Angiogram advice

Why do I need a coronary angiogram?

An angiogram is used to directly see the arteries which supply your heart with blood, oxygen and nutrients.

Other tests can indicate problems with the blood flow to your heart (such as exercise stress testing and myocardial perfusion scans) but an angiogram is the best way to see how bad the narrowings are and if these narrowings are causing your chest pain and shortness of breath.

What are the risks of having an angiogram?

Risks included: Bleeding / bruising at the access site (where the catheters go in to reach your heart), injury to artery (dissection), stroke, heart attack and death. The overall risk of major complication is about 1 in 1000 patients, but may differ slightly depending on operator.

Can I choose if they go in my wrist or groin artery?

Patient choice is very important to us at the Lancashire Cardiac Centre and if you have a preference where the doctor uses to gain access for your angiogram let them know. Your doctor will consider your medical history, along with the type of procedure you are having (and might be having) and will access your pulses at the wrist and groin. If they feel your preference is not advisable they will explain why and offer the alternatives.

What are the other options to having an angiogram?

Most other methods only indicate if blood flow is causing your angina or shortness of breath. Cardiac computer topography (CT) can visualise the coronary arties but you may still require angioplasty to fix the narrowings, which is the same as an angiogram but more invasive.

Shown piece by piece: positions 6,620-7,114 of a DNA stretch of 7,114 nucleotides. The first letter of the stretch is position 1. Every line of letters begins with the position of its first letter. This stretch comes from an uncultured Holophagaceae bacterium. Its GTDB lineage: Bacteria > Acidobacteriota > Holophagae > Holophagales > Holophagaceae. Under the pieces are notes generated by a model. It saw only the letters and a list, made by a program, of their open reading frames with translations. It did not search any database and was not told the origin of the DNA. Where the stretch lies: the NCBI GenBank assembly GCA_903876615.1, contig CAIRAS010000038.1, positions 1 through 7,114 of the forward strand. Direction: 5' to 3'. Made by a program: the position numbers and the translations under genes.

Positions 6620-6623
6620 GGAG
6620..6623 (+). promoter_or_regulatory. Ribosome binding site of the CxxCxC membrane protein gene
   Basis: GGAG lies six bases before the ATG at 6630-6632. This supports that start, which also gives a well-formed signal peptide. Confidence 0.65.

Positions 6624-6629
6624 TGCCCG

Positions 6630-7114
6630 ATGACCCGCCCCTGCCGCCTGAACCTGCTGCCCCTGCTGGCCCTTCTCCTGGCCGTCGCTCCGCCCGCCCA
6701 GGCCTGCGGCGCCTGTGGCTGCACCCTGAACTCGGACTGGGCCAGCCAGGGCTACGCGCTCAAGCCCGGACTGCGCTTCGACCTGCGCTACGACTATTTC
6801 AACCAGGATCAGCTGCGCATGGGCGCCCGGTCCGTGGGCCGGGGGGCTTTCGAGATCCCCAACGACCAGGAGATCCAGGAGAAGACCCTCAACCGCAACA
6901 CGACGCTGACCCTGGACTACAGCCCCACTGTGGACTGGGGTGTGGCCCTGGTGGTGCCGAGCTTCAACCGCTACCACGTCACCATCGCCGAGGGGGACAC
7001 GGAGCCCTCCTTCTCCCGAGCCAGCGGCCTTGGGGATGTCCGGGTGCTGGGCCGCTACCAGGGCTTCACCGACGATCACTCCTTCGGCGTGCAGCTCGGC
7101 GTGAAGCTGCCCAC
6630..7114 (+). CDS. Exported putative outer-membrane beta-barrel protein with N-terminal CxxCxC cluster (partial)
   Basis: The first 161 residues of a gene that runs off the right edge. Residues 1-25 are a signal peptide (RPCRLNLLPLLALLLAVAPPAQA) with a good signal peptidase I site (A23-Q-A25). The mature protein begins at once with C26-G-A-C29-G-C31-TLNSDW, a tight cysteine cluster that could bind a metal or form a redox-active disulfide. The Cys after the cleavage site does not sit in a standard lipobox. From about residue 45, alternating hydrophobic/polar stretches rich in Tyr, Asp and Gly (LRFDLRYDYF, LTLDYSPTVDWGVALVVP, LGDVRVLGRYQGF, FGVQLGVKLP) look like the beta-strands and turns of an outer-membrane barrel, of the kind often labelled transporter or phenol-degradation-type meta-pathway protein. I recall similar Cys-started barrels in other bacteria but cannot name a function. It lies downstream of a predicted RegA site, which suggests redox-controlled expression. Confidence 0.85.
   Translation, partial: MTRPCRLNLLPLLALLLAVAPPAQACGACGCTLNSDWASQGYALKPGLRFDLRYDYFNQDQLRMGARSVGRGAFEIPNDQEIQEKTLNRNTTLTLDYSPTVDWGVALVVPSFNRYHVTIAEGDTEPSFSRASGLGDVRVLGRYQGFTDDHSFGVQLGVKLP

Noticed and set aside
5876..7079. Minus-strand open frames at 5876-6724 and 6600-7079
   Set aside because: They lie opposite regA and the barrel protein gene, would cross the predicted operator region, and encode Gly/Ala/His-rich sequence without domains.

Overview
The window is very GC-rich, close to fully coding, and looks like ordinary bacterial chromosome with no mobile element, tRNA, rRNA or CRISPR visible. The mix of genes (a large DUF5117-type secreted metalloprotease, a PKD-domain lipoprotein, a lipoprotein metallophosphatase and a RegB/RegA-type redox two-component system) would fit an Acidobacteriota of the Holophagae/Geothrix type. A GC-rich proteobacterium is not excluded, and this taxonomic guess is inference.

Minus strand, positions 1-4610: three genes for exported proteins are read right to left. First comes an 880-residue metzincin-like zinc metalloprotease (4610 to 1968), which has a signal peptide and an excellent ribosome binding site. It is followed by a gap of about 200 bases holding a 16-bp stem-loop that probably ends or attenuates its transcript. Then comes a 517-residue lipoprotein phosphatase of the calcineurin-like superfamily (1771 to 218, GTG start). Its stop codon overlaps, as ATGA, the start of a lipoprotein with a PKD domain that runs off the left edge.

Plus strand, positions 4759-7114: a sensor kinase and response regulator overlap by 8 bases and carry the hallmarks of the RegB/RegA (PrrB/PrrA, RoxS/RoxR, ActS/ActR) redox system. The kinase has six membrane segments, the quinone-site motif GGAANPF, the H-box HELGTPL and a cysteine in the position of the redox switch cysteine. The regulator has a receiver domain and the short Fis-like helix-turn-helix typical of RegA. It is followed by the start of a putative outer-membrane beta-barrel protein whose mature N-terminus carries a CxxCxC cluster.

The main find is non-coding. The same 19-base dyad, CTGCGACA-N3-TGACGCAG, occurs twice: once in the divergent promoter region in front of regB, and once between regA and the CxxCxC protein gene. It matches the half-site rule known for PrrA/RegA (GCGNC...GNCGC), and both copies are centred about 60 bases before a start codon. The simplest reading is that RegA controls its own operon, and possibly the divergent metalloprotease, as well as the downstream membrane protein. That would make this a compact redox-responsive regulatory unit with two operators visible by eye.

Who will perform my angiogram?

Either your consultant cardiologists or one of their registrars with excellent experience of performing angiograms will perform your angiogram. The registrar will still have the consultant present and watching at all times.

Why do I have narrowings in my coronary arteries?

The heart is a muscle which needs it’s own specialised network of blood vessels. Angina is caused by narrowings which limit blood reaching your heart muscle. These tightenings are caused by thickening of the walls of the artery, known as atherosclerosis. This process of thickening happens over time and can just be the result of aging but is speeded up by high cholesterol, smoking, being overweight, diabetes, poor diet and lack of exercise.

How long will my angiogram take?

Angiograms usually only take about 30 minutes but it depends on the patient anatomy and how easy it is to find your coronary arteries.

It is important to remember that while you may be asked to attend hospital early, your procedure could take place any time on that day, depending on the number of cases and emergency cases that day. Try to remain patient and staff will keep you informed as they find out more information.